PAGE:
Saturday, 25 September 2021
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The Royal Navy's Sea King Mk7 Force have completed their 1,000th operational mission in Afghanistan.

Sea King helicopter squadrons from Royal Naval Air Station (RNAS) Culdrose have been operating from Camp Bastion since 2009 and have contributed to the confiscation of significant amounts of IED-making equipment, arms and drugs, and the detainment of suspected insurgents.

Following their help, on a recent vehicle interdiction, ground forces seized over 1,200kg of unprocessed wet opium with a street value of around 1.9m.

Royal Navy Airborne Surveillance and Control helicopters operate like 'flying radar stations', detecting enemy aircraft, ships and even vehicle movements over land.

Their job is primarily to provide Royal Navy ships with protection against low-flying enemy aircraft and missiles, using radar to detect enemy aircraft, feeding the information back to the ship for investigation, and, if necessary, directing the aircraft sent to intercept them.

However, the helicopters are currently proving equally effective operating over land, providing wide area surveillance in Afghanistan. Being based on-scene at Camp Bastion, aircrews are able to react swiftly to events on the ground, directing coalition aircraft and ground forces to investigate, and in some cases destroy, suspected enemy targets.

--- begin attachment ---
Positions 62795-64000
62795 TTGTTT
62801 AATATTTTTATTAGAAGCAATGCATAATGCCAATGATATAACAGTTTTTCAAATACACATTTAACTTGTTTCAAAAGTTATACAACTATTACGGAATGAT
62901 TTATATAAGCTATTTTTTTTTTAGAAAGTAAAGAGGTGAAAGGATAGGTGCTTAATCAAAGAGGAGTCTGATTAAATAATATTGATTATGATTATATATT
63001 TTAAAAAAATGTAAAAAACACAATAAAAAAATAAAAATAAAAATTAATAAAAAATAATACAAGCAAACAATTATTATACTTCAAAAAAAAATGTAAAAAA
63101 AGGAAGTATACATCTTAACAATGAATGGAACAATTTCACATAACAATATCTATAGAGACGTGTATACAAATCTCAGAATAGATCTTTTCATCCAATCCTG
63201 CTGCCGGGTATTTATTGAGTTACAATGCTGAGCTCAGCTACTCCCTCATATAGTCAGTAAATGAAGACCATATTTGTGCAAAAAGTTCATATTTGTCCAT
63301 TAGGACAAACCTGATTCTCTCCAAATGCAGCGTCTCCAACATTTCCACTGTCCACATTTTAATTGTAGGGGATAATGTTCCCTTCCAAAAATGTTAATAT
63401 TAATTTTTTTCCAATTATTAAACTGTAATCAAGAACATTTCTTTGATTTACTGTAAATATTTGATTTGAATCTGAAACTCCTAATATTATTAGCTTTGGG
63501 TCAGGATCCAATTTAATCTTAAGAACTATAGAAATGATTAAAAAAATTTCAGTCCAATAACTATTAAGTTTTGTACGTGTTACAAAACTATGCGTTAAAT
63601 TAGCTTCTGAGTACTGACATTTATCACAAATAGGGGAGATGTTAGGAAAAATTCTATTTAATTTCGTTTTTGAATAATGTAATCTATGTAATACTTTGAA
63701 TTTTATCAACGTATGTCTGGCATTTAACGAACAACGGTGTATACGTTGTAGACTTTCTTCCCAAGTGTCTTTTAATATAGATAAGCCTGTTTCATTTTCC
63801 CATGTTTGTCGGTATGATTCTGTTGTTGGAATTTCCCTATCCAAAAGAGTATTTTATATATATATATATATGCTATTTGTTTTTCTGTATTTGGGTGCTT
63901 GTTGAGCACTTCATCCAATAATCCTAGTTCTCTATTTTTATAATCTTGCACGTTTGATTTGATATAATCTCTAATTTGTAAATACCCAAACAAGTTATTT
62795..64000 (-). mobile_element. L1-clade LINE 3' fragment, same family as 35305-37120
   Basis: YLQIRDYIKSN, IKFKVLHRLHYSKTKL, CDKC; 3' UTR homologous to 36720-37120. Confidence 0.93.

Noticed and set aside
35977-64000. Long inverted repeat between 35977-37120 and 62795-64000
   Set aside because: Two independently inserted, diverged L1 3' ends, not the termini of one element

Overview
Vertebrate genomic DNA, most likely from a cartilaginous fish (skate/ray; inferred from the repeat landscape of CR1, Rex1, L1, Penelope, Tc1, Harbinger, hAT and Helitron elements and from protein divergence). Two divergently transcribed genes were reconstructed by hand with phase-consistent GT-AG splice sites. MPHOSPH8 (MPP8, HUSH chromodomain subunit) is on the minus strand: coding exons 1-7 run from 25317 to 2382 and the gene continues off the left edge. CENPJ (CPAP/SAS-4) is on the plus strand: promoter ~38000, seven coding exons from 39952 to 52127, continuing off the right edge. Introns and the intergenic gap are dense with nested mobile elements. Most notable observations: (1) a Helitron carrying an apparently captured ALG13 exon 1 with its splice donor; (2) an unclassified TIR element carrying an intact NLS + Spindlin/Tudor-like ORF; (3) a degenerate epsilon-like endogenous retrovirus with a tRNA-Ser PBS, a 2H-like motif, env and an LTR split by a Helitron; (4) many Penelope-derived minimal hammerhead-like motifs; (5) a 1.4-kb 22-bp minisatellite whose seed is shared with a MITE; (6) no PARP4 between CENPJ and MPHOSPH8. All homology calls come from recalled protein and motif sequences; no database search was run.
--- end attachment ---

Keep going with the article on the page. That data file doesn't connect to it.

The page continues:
Two RNAS Culdrose-based squadrons take rotating one-year tenures in theatre. During their time in theatre, 854 and 857 Naval Air Squadrons have enabled the discovery of significant amounts of IED-making equipment, arms, drugs and suspected insurgents.

They have regularly directed ground forces to vehicles laden with fertiliser, electric wiring and batteries, all of which are used to make explosives. Their actions have directly helped to save the lives of Afghan citizens and coalition troops.

Operating in desert conditions in temperatures ranging from minus 10 to 45 degrees Celsius, and, with the ever-present threat of enemy action, the helicopters have had a number of enhancements fitted. They have improved engines and different rotor blades, are night-vision-capable, and carry a sophisticated defensive aids suite.

To maintain the core maritime skills of our Sea King crews, the 'off watch' squadron embarks upon various Royal Navy warships to hone their maritime skills, ensuring that they remain fully capable of protecting UK forces at sea.

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